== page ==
files restored outside of VSS, the request must be submitted to the Information Services Help
Desk. Information must be included about the file creation date, the name of the file, the last
time it was changed, and the date and time it was deleted or destroyed.
In the event of a catastrophic system failure, off-site backed up data will be made available to
users within 3 working days if the destroyed equipment has been replaced by that time.
In the event of a non-catastrophic system failure or user error, on-site backed up data will be
made available to users within 1 working day.
15.0 Tape Storage Locations
Offline tapes used for weekly backup shall be stored in a secure location at our iSouth building.
Responsibilities
•
Backups and Data Recovery Tony Lemmens, [email protected]
•
Verification Ivan Sestak, [email protected]
We have a 5 level backup system in place.
Level 1 – Volume Shadow Copy on Domain Controller
Level 2 – Servers backed up using DPM (Data Protection Manager) to SAN according to
schedule
Level 3 – All Virtual Servers are backed up using VDR (VMWare Data Recovery) to the Guest
OS level as well as file level restoration
Level 4 – Most backups on the SAN (Storage Array Network) are then mirrored to a secondary
SAN for longer term archival, non-critical servers’ backups are not mirrored
Level 5 – Secondary SAN is then offloaded to digital tape and is transferred to iSouth
4 Server Documentation Policy
1.0 Overview
This policy is an internal IT policy and defines the requirements for server documentation This
policy defines the level of server documentation required such as configuration information and
services that are running. It defines who will have access to read server documentation and who
will have access to change it. It also defines who will be notified when changes are made to the
servers.
2.0 Purpose
This policy is designed to provide for network stability by ensuring that network documentation
is complete and current. This policy should complement disaster management and recovery by
ensuring that documentation is available in the event that systems should need to be rebuilt.
This policy will help reduce troubleshooting time by ensuring that appropriate personnel are
notified when changes are made to any servers.
3.0 Documentation
For every server on a secure network, there are a list of items that must be documented and
reviewed on a regular basis to keep a private network secure. This list of information about
every server should be created as servers are added to the network and updated regularly.
1.
2.
3.
4.
Server name
Server location
The function or purpose of the server.
Hardware components of the system including the make and model of each part of the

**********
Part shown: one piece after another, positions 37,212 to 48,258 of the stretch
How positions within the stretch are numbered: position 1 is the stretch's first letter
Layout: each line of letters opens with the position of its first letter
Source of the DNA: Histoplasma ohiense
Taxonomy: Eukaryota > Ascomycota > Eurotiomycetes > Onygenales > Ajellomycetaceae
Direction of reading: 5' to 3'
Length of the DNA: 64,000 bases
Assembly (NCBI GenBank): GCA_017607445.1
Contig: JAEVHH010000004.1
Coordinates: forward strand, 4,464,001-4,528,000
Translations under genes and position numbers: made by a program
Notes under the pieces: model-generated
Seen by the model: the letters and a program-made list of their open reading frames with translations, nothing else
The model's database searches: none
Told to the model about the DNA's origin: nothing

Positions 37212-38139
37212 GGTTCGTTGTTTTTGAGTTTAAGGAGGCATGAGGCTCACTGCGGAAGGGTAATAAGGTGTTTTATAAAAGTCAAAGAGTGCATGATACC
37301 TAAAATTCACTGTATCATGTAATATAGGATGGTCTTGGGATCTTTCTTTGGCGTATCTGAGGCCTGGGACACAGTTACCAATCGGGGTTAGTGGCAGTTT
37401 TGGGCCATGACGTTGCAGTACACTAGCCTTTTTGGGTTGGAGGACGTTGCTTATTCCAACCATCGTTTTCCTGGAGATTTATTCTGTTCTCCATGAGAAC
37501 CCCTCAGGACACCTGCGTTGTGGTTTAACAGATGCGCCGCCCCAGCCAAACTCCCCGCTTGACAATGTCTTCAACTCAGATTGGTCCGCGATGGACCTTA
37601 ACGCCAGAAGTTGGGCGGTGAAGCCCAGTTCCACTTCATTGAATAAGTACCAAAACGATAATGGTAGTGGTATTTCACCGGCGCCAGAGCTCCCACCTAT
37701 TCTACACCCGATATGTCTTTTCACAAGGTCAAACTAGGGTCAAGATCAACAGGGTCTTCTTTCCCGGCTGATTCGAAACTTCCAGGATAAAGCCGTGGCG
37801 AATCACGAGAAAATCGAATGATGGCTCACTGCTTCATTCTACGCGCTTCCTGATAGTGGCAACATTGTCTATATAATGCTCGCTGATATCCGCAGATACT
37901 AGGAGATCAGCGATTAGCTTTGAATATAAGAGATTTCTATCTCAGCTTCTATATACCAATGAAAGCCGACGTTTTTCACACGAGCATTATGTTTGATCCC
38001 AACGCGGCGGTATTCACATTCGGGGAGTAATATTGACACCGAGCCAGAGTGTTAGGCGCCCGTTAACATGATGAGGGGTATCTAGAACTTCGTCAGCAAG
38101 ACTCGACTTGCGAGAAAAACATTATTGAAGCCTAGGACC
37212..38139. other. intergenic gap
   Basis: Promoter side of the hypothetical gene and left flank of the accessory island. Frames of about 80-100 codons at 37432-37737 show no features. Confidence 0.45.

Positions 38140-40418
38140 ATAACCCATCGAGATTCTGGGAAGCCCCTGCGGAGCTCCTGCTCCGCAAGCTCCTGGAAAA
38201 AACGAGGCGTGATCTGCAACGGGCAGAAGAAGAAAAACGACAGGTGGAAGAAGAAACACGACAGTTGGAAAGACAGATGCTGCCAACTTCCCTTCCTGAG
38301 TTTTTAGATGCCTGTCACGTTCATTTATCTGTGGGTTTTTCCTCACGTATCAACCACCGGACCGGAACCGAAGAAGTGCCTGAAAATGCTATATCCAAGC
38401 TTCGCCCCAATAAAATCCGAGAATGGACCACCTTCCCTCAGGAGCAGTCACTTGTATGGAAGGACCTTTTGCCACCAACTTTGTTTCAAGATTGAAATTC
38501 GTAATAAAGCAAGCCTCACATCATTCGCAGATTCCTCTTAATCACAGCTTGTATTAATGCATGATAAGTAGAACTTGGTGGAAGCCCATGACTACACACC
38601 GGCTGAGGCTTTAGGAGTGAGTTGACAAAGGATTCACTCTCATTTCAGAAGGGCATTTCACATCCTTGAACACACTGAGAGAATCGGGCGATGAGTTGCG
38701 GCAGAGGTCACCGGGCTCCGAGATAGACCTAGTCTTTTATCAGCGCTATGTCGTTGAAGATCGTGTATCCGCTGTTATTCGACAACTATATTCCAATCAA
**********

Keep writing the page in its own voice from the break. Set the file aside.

system.
5. List of software running on the server including operating system, programs, and
services running on the server.
6. Configuration information about how the server is configured including:
1. Event logging settings
2. A comprehensive list of services that are running.
3. Configuration of any security lockdown tool or setting
4. Account settings
5. Configuration and settings of software running on the server.
7. Types of data stored on the server.
8. The owners of the data stored on the server.
9. The sensitivity of data stored on the server.
10. Data on the server that should be backed up along with its location.
11. Users or groups with access to data stored on the server.
12. Administrators on the server with a list of rights of each administrator.
13. The authentication process and protocols used for authentication for users of data on the
server.
14. The authentication process and protocols used for authentication for administrators on
the server.
15. Data encryption requirements.
16. Authentication encryption requirements.
17. List of users accessing data from remote locations and type of media they access data
through such as internet or private network.
18. List of administrators administrating the server from remote locations and type of media
they access the server through such as internet or private network.
5 19. Intrusion detection and prevention method used on the server.
20. Latest patch to operating system and each service running.
21. Groups or individuals with physical access to the area the server is in and the type of
access, such as key or card access.
22. Emergency recovery disk and date of last update.
23. Disaster recovery plan and location of backup data.
4.0 Access
The IS server administration staff and their management shall have full read and change access
to server documentation for the server or servers they are tasked with administering. The IS
networking staff, enterprise security staff, application development staff, and help desk staff
shall have the ability to read all server documentation.
5.0 Change Notification
The help desk staff, network administration staff, application developer staff, and IS
management shall be notified when changes are made to servers. Notification shall be through
email to designated groups of people.
6.0 Documentation Review
The Senior IT Administrator shall ensure that server documentation is kept current by
performing a monthly review of documentation or designating a staff member to perform a